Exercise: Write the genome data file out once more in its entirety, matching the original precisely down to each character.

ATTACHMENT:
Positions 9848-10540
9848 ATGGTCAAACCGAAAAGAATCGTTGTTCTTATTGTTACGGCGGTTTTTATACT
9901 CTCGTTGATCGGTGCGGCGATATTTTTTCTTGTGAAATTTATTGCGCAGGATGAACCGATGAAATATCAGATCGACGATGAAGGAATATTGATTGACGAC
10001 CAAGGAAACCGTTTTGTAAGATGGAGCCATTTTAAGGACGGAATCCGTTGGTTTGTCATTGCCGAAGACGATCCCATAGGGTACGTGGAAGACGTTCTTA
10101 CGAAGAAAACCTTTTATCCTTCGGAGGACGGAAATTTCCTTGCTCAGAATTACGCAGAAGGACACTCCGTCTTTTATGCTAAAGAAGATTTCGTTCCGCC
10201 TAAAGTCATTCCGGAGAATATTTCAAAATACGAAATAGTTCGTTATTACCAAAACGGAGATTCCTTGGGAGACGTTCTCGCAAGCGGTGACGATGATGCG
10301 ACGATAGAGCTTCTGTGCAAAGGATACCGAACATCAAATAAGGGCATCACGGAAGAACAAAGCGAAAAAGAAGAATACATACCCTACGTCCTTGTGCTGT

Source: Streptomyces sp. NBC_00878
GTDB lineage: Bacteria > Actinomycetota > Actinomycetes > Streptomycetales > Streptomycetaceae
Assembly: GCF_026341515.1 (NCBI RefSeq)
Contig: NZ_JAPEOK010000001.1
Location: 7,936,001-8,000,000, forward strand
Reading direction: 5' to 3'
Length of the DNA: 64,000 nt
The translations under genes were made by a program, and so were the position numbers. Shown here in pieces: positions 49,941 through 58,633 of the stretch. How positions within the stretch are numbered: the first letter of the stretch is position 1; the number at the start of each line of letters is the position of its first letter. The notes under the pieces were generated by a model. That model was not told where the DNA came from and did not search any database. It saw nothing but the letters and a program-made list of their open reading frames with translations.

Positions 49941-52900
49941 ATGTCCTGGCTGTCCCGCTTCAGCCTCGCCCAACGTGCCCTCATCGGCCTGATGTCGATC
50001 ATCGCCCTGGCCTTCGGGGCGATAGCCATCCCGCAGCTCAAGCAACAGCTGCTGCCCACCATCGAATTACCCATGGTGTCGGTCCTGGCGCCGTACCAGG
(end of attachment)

Positions 9848-10540
9848 ATGGTCAAACCGAAAAGAATCGTTGTTCTTATTGTTACGGCGGTTTTTATACT
9901 CTCGTTGATCGGTGCGGCGATATTTTTTCTTGTGAAATTTATTGCGCAGGATGAACCGATGAAATATCAGATCGACGATGAAGGAATATTGATTGACGAC
10001 CAAGGAAACCGTTTTGTAAGATGGAGCCATTTTAAGGACGGAATCCGTTGGTTTGTCATTGCCGAAGACGATCCCATAGGGTACGTGGAAGACGTTCTTA
10101 CGAAGAAAACCTTTTATCCTTCGGAGGACGGAAATTTCCTTGCTCAGAATTACGCAGAAGGACACTCCGTCTTTTATGCTAAAGAAGATTTCGTTCCGCC
10201 TAAAGTCATTCCGGAGAATATTTCAAAATACGAAATAGTTCGTTATTACCAAAACGGAGATTCCTTGGGAGACGTTCTCGCAAGCGGTGACGATGATGCG
10301 ACGATAGAGCTTCTGTGCAAAGGATACCGAACATCAAATAAGGGCATCACGGAAGAACAAAGCGAAAAAGAAGAATACATACCCTACGTCCTTGTGCTGT

Source: Streptomyces sp. NBC_00878
GTDB lineage: Bacteria > Actinomycetota > Actinomycetes > Streptomycetales > Streptomycetaceae
Assembly: GCF_026341515.1 (NCBI RefSeq)
Contig: NZ_JAPEOK010000001.1
Location: 7,936,001-8,000,000, forward strand
Reading direction: 5' to 3'
Length of the DNA: 64,000 nt
The translations under genes were made by a program, and so were the position numbers. Shown here in pieces: positions 49,941 through 58,633 of the stretch. How positions within the stretch are numbered: the first letter of the stretch is position 1; the number at the start of each line of letters is the position of its first letter. The notes under the pieces were generated by a model. That model was not told where the DNA came from and did not search any database. It saw nothing but the letters and a program-made list of their open reading frames with translations.

Positions 49941-52900
49941 ATGTCCTGGCTGTCCCGCTTCAGCCTCGCCCAACGTGCCCTCATCGGCCTGATGTCGATC
50001 ATCGCCCTGGCCTTCGGGGCGATAGCCATCCCGCAGCTCAAGCAACAGCTGCTGCCCACCATCGAATTACCCATGGTGTCGGTCCTGGCGCCGTACCAGG